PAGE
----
"Friends. They knew everybody who was anybody. In the nineteen sixties in America, and the shrive is really were American royalty for want of a better word. They had the association with the Kennedys, but they went in the direct line of fire like the men in the Kennedy family were that daughter, married Arnold that's right Maria, and ironically on developed heart conditions, often marrying into the family for all intents and purposes, Arnold and Maria marriage was mostly happy until he started having sex with the made, but. They had lovely children and Patrick is not an actor. He's a good looking blunted and the daughters Katherine Schwarzenegger Okay She married Chris Pratt. and. She's by all accounts everything that the Kennedy Women's best strengths were and none of the none of the bad ones, but who knows they've got? So, after UNICEF, this Patricia, who's Pats? She married law food, and then we come to bobby. Bobby. Really had a chance of becoming president, and he was president-elect. Yeah, and by all accounts. Everybody said he was a real impressive smart. Strategic and really warm. Human being everybody loved Bobbing Jackie in all of her memoirs wrote. What is support? He was after Jack was assassinated. And Bobby had none of the burning desire that the other brothers had in some ways he was a lot more calm and he was happy to be the attorney general for Awhile. You know they used to talk while he. He was Attorney General. About little brother's watching you because obviously elder brother was the president but I. I don't know whether anybody really knows the story of his death in this Putt cost, but he was also fascinated, and he was shot while leaving a political ran. And you know famously. The actual moment of his death is like his brothers captured on camera. And Saran Saron is the guy who did it right. You're very much mob related Lockley we'll because he. He went after the mob during his time as attorney general, but it just didn't capture late. What chose stood for in this family? Apple Jack. That was jive jaded everything. Three Bobby was the campaign manager prison. He paid for Jack to getting the water, and then bribe to every head to everybody, and he actually famously said you know I'm GonNa. Pay For you to get into the White House, but I'm not paying for a landslide. Incision But while go back to Joe actually wants to power in new Manica game to power. He was anti Semitic, but he was operating with my Linski, who was one of the famous mobsters in New York Luckily John Italian. He operated all of them and he kept that link. The Chicago mob. Secured that constituency for Jack Julieta struck in sixty one. and. Jack was did. And Bobby. Traumatized, but he had a chance yet to be his own man, he was a president-elect in other words earlier to do get sworn in. Let's just spend a minute on bobby. Because he's really interesting. He was well known for advocating the Civil Rights Movement for the Civil Rights Movement his fight against organized crime, which we've referred till ready. He was in office during the Johnson Administration for a few months. And, then he was ready to beat Kenneth Keating. In the Senate race in New York which he won, and then he opposed all kinds of racial discrimination Vietnam War. He was on the right side of all of these things. He was friends with Martin. Luther King the. Guy had voters of all ages, but most of the young voters lots of African American voters Hispanic Voters Catholic. Voters the kind of constituency that the modern democratic. Party relies so heavily. And he was mortally wounded than when he was shut by the Sarah Sarah, who was twenty, four and a Palestinian. Allegedly, it was in retaliation for his support of Israel. But, a lot of people are saying they're mob links as well, and it's just the most incredible sad story, because now we're onto. You know five kids are this. Gene was the next one. She was the eighth kid she married. A Smith and then final one was ted. Edward Kennedy. He lived the longest of the brothers, but also had this really tragic life in some ways because he was on his way to the White House to. And then he had this incident with Mary Jo Kapit, who died in that car accident in Chappaquiddick where he? He really didn't do himself any favors. Because he was order, they were driving too fast. He drove off the bridge. She drowned and he only reported it like the next afternoon. He went to sleep. He woke up the next day. He was panicking. It ruined his chances of being president with a duck, but he was a good senator. He ended up being a terrific senator. He He created and promulgated a whole lot of very powerful legislation, which remains in force in America today. He was for a long time. The Democrat leader in the Senate. And whether it was a majority minority, he was the guy and was really. America's conscience in some ways for a long time, and even Republicans have to begrudgingly give him respect. I didn't know a lot about Ted. I just know yet a of Rantings Eddie. As an demons definitely and between those three Ted Bobby and Jack, they also just had six with every viewer in Hollywood. Remarkable. Just the Kennedys would just constantly horny Marilyn Monroe another famous one Marlene Dietrich. And Joe was sixty with twenty four year old for nine years. He was with Mike and when she wanted to go on a diet. Yet A fit, so it's just incredible. These these Kennedy's I mean. We just scratched the surface. Ultimately beyond that there was the next generation which also went through tragedy, and we can just touch on those jacks, children. John John was actually John. Kennedy Jr.. He was killed in a plane accident. He was piloting plane with his girlfriend. Caroline, it says. Your Day to day Hannah and a whole lot of beautiful girls, he had George magazine which launched, and then he died in this tragic plan. He was on the the task, so to speak. Absolutely, he was the darling of east coast median and his sister. Caroline is really the only survivor with declan in blood, and she's got three kids who seem to actually look quite a lot like the girl. Jackie! And The Sun looks just like her brother. It's true it's exact. But some of the others. skied into a tree and died. A number of them had drug problems alcoholism. It's just a it's a disaster. They call it the Kennedy curse. You know that this family drew had advantages and worked so hard in so many ways just couldn't get pastas, and it's own about Joe, you know. Joe Story I mean that's one of the most incredible stories operate. Although, we go! That's the Kennedys I mean we leaving a lot of homework for you on this one because it all into one episode of what a family. Blind.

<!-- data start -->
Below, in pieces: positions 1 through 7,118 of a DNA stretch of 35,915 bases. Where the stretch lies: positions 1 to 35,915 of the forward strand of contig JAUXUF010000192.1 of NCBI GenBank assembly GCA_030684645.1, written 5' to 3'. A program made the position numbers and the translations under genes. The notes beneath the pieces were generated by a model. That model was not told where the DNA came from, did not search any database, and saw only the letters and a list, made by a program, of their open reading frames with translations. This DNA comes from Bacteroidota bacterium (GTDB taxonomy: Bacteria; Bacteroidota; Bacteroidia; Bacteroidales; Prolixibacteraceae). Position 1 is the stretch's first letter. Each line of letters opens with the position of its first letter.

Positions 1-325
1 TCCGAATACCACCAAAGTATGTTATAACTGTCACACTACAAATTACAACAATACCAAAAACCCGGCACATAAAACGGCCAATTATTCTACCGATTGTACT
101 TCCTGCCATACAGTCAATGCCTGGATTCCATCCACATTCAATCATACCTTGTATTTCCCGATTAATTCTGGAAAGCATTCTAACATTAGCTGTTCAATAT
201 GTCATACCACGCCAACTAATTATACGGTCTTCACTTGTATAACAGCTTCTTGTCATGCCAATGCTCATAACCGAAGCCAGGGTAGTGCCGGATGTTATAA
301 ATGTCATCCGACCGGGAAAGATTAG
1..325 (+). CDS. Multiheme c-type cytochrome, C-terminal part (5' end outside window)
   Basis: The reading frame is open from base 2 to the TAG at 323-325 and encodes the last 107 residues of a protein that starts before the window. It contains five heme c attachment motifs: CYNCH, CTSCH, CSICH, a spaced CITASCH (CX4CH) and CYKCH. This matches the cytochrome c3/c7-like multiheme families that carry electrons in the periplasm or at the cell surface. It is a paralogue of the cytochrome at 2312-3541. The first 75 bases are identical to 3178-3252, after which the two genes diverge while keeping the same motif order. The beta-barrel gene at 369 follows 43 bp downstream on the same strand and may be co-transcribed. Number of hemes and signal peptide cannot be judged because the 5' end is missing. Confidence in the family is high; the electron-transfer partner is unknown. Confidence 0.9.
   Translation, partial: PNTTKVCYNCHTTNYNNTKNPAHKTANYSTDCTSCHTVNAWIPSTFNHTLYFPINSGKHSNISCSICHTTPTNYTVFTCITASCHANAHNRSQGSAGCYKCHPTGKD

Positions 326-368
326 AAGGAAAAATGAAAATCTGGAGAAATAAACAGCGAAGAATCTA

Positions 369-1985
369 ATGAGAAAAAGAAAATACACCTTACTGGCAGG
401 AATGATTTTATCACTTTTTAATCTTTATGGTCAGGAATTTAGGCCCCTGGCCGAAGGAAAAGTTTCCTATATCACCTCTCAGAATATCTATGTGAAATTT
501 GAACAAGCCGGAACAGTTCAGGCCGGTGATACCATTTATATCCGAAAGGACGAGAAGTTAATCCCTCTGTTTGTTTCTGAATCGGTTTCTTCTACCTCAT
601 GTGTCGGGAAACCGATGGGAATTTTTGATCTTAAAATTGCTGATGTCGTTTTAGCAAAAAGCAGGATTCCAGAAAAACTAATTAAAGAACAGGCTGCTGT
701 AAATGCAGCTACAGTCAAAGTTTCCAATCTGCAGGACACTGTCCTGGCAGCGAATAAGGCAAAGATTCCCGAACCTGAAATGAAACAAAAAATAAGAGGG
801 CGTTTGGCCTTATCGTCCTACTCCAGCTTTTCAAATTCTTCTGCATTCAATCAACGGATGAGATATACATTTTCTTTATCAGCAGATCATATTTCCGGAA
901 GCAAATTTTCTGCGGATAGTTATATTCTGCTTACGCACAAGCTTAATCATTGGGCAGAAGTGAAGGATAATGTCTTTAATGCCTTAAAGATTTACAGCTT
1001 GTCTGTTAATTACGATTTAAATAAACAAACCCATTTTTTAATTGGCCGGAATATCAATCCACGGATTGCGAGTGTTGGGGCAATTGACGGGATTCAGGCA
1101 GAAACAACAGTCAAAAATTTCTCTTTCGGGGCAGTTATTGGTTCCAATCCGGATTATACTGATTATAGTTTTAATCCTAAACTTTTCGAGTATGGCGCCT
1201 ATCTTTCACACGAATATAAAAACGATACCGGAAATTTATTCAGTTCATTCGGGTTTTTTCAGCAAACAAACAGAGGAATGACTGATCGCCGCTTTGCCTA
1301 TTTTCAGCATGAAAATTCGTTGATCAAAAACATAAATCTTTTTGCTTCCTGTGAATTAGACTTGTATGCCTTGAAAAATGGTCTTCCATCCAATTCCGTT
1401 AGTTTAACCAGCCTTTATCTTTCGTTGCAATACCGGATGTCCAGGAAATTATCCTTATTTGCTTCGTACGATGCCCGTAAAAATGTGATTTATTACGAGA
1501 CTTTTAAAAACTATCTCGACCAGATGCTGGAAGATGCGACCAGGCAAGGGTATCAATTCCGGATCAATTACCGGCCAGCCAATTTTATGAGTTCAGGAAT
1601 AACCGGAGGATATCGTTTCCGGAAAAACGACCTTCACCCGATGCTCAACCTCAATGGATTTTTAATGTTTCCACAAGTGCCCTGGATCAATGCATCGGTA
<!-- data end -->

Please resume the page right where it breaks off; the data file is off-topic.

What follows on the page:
"kennedy" Discussed on Blind History